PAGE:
On 15 June 1904, the excursion steamer General Slocum caught fire while operating on the East River in New York City. More than 1,000 passengers and crew lost their lives. It was one of the worst maritime disasters in US history. Congress responded by adopting a series of bills providing the Steamboat Inspection Service with authority to prescribe measures to prevent and extinguish fires and to determine the amount and type of lifesaving equipment to be carried on board.
This tragedy is much less well known compared to the Triangle Shirtwaist Factory Fire of March 25, 1911, and the Titanic Disaster of April 15, 1912. Perhaps these two shocking events happening within a year focused people's attention elsewhere. But the aftermath of the sinking of the PS Slocum radically altered the German-American community of the Lower East Side forever...
The PS Slocum, built in 1891, was a paddle boat or sidewheel passenger ship. On June 15, 1904, the ship carried 1,358 passengers, plus crew.
Chartered by the St. Mark's Evangelical Lutheran Church for $350.00, the passengers came mostly from the German-American community of the Lower East Side. Excitement and anticipation filled the air — for the passengers, this would be a fun-filled day outside of the city, and as the ship departed, it would be enjoyable to watch the shoreline as the ship made its way out to the North Shore of Long Island.
Most of the passengers were women and children. As the ship made its way up the East River, good times turned bad very quickly. There have been varying accounts of how the fire started, but it spread rapidly within a half hour of leaving dock around 9 a.m. The panic was horrific among the passengers as they faced death by drowning or being burned alive on the ship. It was a safe bet that most of the passengers could not swim, and the period clothing of the day worked against them.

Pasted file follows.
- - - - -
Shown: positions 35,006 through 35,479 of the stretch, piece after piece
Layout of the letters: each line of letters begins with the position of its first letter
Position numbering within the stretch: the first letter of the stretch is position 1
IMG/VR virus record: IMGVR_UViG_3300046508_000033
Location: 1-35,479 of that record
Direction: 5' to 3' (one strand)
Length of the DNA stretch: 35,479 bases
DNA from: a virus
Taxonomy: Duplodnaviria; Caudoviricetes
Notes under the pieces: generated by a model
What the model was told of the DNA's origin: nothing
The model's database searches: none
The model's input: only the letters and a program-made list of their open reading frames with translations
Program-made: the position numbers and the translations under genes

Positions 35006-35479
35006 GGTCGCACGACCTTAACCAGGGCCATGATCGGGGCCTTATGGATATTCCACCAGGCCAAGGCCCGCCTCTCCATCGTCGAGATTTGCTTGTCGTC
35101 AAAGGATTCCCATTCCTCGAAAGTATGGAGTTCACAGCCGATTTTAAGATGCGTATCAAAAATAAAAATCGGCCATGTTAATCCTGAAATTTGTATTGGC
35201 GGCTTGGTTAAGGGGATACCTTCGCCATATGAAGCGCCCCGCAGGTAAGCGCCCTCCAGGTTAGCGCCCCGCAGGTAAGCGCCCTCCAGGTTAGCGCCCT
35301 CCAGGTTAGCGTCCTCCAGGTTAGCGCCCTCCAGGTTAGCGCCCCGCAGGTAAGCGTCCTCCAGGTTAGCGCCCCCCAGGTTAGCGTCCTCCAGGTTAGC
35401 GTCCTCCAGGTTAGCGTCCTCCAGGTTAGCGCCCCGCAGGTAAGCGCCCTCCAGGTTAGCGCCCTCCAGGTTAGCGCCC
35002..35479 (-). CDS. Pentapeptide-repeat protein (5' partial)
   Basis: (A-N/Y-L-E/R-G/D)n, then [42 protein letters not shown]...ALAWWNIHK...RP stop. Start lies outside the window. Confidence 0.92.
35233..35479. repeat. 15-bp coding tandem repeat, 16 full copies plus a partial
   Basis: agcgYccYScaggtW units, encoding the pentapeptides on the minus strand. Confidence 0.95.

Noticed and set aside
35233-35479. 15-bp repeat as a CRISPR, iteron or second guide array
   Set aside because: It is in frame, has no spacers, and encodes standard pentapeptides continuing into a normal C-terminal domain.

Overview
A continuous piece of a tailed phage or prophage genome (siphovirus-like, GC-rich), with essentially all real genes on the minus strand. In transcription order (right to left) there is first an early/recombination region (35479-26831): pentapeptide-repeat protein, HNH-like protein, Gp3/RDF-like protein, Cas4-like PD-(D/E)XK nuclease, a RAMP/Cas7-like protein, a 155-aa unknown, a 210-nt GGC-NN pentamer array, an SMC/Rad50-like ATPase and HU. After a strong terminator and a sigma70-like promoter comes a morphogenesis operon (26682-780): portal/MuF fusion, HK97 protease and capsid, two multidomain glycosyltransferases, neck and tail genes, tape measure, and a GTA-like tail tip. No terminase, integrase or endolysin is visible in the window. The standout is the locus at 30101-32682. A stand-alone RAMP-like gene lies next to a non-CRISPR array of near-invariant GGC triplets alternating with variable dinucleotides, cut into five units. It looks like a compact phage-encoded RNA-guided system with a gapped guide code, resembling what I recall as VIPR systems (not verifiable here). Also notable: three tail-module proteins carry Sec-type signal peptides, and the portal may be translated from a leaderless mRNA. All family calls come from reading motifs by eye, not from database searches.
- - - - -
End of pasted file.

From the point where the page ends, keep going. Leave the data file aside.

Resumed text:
For days afterward, bodies would wash ashore. Only 321 passengers survived from a total of 1,358 passengers. The final death count totaled 1,021. The next largest death toll in the United States would come decades later with 2,974 dead from 9/11.
There would be miracle stories of survivors for the lucky few and heartbreak for those who lost loved ones. It was widely reported that Captain William Henry Van Schaick would not bring the ship to shore for insurance reasons. Instead, Van Schaick steered the burning ship to North Brother Island. Van Schaick would testify that gas tanks and lumber yards made landing near 130th Street, close to the Bronx, dangerous.
Testimony and Partial Justice
Testimony that would follow in the days ahead established that there were few safeguards; life vests were rotten, life boats were in the same state, fire drills were non-existent, and the crew was untrained to handle the panic that followed on board the Slocum. Eyewitnesses from the shore could see the boat burning and wondered why the captain did not come to shore. Quickly, Van Schaick and the Knickerbocker Steamboat Company came under the crosshairs of an investigation. Frank A. Barnaby, the President of the company, defended the actions of the captain and the crew.
On January 27, 1906, justice was meted out to Captain Van Schaick by a jury of the United States Circuit Court. He was found guilty of criminal negligence that he had failed to maintain the fire drills required by law. Judge Thomas, the presiding judge, sentenced Van Schaick to 10 years at hard labor. And what happened to the company that owned the ship and the director? The Knickerbocker Steamboat Company and Frank Barnaby escaped justice.
Van Schaick would serve only part of his sentence at Sing Sing prison. He received a pardon (through the efforts of his wife) from President William Howard Taft in 1911.